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Sex, Death and God in L.A. Paperback – April 25, 1994
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From Publishers Weekly
Often as amorphous and sprawling as Los Angeles itself, these 11 essays, some of which have been previously published, blend reportage, politics, memoir and fantasy to gauge the temperature of the megalopolis, cool incubator of fashions, follies and the future. With the comparative advantages of Southern California fast disappearing, Nation columnist Alexander Cockburn predicts a long twilight for L.A. as a result of job flight and the aerospace industry's decline. New Left Review 's Mike Davis exposes the industrial peonage of Southeast L.A. and ponders the internationalization of downtown as corporate raiders, Japanese megadevelopers and trans-national bankers restructure the economy. On the personal side, novelist Carolyn See scrutinizes the love marketplace in interracial L.A. in the context of her own failed marriages to a part-Chinese man and "a Slovak." Fiction writer Eve Babitz muses on lust, yoga and the scarcity of sex in a city where even asceticism is eroticized. Screenwriter Jeremy Larner lays down the rules of life in movieland: "To be disturbed by anything is to be a loser." Reid is the author of West of the West.
Copyright 1992 Reed Business Information, Inc. --This text refers to an out of print or unavailable edition of this title.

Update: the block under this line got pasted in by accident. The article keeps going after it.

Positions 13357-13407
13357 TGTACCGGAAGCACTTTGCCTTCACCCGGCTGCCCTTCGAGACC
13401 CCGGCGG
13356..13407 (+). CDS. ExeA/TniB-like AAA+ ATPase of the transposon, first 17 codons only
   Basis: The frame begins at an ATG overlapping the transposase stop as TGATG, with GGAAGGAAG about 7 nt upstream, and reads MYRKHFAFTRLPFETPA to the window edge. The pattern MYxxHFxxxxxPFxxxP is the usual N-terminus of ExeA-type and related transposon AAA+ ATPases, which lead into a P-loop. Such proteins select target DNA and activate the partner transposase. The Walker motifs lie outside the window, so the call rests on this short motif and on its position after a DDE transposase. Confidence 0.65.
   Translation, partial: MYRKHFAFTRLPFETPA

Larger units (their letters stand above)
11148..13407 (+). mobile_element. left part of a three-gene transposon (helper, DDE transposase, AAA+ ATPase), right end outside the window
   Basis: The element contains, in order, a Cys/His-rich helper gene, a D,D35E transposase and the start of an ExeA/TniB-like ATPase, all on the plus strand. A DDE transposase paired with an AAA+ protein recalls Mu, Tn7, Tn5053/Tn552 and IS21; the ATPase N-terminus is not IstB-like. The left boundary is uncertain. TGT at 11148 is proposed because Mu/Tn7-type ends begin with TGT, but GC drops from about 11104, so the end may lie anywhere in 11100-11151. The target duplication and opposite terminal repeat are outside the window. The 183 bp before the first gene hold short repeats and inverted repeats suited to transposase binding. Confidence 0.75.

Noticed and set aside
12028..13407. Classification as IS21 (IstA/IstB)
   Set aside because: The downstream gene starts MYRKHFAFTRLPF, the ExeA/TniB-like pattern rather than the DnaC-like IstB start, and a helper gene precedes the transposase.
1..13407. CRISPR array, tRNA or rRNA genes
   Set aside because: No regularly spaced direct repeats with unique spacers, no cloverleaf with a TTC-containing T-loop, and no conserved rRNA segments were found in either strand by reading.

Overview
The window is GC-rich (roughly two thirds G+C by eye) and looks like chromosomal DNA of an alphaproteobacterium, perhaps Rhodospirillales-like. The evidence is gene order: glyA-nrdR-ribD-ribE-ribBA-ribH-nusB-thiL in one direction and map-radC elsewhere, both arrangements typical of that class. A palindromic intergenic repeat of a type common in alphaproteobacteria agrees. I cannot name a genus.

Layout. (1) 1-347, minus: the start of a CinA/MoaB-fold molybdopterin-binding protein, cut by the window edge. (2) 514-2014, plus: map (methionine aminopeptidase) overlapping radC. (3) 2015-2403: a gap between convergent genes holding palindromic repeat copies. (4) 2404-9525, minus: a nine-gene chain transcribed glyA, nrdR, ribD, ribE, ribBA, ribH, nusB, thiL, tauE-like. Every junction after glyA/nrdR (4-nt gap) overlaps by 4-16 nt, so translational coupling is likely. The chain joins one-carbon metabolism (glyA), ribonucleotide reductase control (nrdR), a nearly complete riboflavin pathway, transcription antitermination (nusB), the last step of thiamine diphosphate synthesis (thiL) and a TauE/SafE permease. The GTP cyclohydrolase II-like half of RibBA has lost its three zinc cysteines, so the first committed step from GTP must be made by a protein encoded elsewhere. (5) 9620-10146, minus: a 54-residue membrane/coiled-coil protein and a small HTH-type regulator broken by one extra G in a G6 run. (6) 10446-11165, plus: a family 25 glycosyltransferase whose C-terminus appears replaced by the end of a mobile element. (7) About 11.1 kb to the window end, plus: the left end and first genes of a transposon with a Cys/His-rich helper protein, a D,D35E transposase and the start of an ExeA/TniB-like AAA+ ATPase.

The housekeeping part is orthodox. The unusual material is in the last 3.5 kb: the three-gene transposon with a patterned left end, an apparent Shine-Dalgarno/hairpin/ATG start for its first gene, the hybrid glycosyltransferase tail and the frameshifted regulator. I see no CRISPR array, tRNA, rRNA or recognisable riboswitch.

From Kirkus Reviews
Cultural, sometimes labyrinthine, anthology-survey of the ever-changing entity of incorporated counties called Greater Los Angeles. This is a fascinating but mixed bag whose variety works against sustained interest. Readers caught by one aspect of L.A.-- as told by Eve Babitz, Alexander Cockburn, Mike Davis, Lynell George, Thomas S. Hines, Jeremy Larner, Ruben Martinez, David Reid, Carolyn See, or David Thomson--will not necessarily be absorbed with the other writers' comments. Right at the start, many readers will flounder in the wave of unfamiliar names, streets, districts, and buildings that washes in with Cockburn's overview of the Pacific Rim and his subsequent neighborhood-by-neighborhood trek that ends in a tour of ``the cruel frenzies of Downtown.'' Davis picks up on the loss of electoral power among minorities through gerrymandering and the ``new Industrial peonage.'' See has lively personal memories of her varied minority husbands who were interested in ``melting'' into the racial landscape by tying in with her, while Babitz writes well of the effects of yoga on her love life. George's ``City of Specters'' reviews her ties with death among blacks that gather into a depressive sense of doom she calls ``generational,'' adding that ``the concept of life has never been more ephemeral, the scope of a life-span more abstract.'' Editor Reid takes on exotic religions, focusing on Krishnamurti. Hines surveys L.A.'s outstanding architects (Irving Gill, Frank Lloyd Wright, Frank Gehry), while Thomson gives us a tour of Mulholland Drive/Highway as ``Marilyn Monroe, 50 miles long, lying on her side on a ridge of crumbling rock, the crest of the Santa Monica mountains, with chaparral, wildflowers, and snakes writhing over her body.'' The book's one masterpiece is novelist/screenwriter Jeremy Larner's ``Rack's Rules,'' about the morals of power in ``Movieland.'' Sour and rarely sweet, most vital as memoir and fantasy. -- Copyright ©1992, Kirkus Associates, LP. All rights reserved. --This text refers to an out of print or unavailable edition of this title.